I have a complaint! I could write a dozen terrific letters and you wouldn't print even one of them (I know, I've tried)--but the letter from Shelley D. James of Irvine, that you print!? ("TV's Coverage on the Day the Earth Shook," Saturday Letters, Feb. 5.)
So, Shelley, you thought the continuous TV coverage after the earthquake was "ridiculous" and a "tragedy" past the first three hours? Well, excuse all of us up here in quake-ravaged L.A. County, but many, like me, had no power (i.e., TV) in the first three hours after the quake!
When the power came on, the first thing I did was turn on the TV. Like anyone else, I wanted to know all that had occurred; wanted to see it. I wanted news of my many friends who reside in the Valley. Most important, I could watch the newsroom's seismo-cam and have some warning or confirmation of an aftershock.
So, Shelley, you have to understand what a mess things were (are) up here. My apartment looked like a bomb hit it! You didn't get the damage we did. If you had, you could never have written a letter like that.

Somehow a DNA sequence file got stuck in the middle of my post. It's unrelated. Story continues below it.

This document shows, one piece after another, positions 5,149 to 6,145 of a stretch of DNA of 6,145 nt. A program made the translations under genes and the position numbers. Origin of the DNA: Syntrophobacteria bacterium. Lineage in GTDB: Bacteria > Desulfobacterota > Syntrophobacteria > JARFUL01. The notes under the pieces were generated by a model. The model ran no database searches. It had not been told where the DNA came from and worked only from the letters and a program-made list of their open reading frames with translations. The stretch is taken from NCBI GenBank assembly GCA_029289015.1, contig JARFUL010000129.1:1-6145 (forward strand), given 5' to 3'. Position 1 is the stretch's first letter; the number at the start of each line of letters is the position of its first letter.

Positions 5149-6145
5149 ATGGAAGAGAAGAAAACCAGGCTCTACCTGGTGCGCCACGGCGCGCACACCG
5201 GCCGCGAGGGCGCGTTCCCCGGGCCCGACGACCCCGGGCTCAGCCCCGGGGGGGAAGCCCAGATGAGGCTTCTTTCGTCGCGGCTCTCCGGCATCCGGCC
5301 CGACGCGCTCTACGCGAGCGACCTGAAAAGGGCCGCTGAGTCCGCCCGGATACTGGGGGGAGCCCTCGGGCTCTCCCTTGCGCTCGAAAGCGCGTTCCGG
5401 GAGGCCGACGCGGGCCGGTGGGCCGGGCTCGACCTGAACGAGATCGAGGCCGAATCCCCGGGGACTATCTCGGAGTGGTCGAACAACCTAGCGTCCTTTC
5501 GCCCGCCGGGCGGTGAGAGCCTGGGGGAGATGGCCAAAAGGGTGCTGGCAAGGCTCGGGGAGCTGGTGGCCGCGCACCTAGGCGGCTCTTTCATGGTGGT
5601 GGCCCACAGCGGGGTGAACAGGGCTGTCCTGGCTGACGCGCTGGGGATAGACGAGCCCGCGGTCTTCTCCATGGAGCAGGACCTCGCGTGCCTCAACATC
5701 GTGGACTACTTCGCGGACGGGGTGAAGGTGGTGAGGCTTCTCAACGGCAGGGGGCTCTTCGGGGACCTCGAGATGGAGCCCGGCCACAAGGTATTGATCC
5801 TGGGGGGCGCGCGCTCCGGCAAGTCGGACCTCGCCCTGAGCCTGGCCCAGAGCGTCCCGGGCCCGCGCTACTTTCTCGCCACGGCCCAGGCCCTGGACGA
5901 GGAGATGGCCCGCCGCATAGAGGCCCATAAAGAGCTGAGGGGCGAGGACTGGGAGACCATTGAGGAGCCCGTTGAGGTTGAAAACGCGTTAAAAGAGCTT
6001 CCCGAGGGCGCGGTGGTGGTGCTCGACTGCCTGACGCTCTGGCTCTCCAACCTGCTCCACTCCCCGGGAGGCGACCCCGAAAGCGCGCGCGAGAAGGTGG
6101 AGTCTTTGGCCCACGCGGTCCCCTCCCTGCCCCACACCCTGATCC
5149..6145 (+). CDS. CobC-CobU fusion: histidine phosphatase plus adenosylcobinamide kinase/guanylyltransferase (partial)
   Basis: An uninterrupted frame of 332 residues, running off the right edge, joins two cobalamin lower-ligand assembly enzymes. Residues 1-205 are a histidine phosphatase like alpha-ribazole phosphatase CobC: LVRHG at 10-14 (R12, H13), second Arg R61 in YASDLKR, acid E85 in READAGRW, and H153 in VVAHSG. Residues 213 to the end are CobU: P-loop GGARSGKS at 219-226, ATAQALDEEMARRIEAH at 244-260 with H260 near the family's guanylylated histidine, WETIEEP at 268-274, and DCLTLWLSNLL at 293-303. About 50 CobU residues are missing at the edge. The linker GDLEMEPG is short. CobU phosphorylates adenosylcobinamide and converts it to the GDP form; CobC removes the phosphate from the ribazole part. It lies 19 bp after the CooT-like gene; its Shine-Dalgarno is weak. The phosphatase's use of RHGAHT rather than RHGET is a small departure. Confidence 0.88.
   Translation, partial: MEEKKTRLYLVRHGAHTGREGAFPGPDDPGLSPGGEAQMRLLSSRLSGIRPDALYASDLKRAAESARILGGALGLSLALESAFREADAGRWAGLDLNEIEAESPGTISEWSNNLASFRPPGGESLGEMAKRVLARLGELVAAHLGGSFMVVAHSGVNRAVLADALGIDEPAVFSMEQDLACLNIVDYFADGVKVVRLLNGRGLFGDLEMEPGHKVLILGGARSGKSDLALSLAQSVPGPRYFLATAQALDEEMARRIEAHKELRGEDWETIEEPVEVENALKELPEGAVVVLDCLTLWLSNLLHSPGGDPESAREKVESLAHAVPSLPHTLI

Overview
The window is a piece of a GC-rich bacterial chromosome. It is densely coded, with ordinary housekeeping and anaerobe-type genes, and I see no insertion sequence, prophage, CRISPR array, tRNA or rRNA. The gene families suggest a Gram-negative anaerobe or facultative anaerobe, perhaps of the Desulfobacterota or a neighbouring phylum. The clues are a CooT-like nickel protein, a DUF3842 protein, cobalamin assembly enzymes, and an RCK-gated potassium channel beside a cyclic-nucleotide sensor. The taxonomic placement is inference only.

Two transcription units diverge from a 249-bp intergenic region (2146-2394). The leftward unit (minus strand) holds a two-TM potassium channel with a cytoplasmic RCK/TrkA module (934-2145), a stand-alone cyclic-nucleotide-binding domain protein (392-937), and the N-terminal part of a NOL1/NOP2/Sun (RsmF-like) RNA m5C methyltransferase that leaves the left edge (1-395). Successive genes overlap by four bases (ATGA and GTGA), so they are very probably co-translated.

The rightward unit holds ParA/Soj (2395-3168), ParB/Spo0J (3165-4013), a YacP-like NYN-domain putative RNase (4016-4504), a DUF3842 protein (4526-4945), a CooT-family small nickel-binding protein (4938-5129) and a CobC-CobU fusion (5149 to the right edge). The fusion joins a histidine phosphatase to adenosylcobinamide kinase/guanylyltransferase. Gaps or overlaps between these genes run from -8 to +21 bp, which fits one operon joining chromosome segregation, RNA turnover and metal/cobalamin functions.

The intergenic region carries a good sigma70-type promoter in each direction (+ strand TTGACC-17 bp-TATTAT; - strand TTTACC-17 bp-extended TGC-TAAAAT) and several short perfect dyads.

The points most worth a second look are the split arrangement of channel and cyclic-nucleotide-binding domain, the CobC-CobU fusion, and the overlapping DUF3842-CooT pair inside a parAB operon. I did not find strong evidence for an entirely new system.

KATHRYN PALMER, Santa Monica
Reference the letter from John J. Pernin of Pacific Palisades: No, John, you are not the only one upset by KABC-TV's irresponsible remark about our drinking water on that Jan. 21 news promo. I was livid. I could have handled a promo for any "news" story, but don't jeopardize my health. If my water is not fit to drink, I need to know now, not at 11 p.m.
I immediately called KABC, and the operator connected me with the newsroom. Nobody answered. I immediately called back and asked for the newsroom. She put the call through but nobody answered. I called again and told her. She put me through but apparently stayed on the line. When the newsroom did not answer, the operator said, "They must be on a coffee break." I said, "You are kidding me, right?" She said, "No." I hung up.
I have cooled down since then and maybe I only care enough to write this letter. It is unfortunate that a Los Angeles TV station cannot have a real news format similar to the format used by CNN.
EDWARD J. CRIPE, Thousand Oaks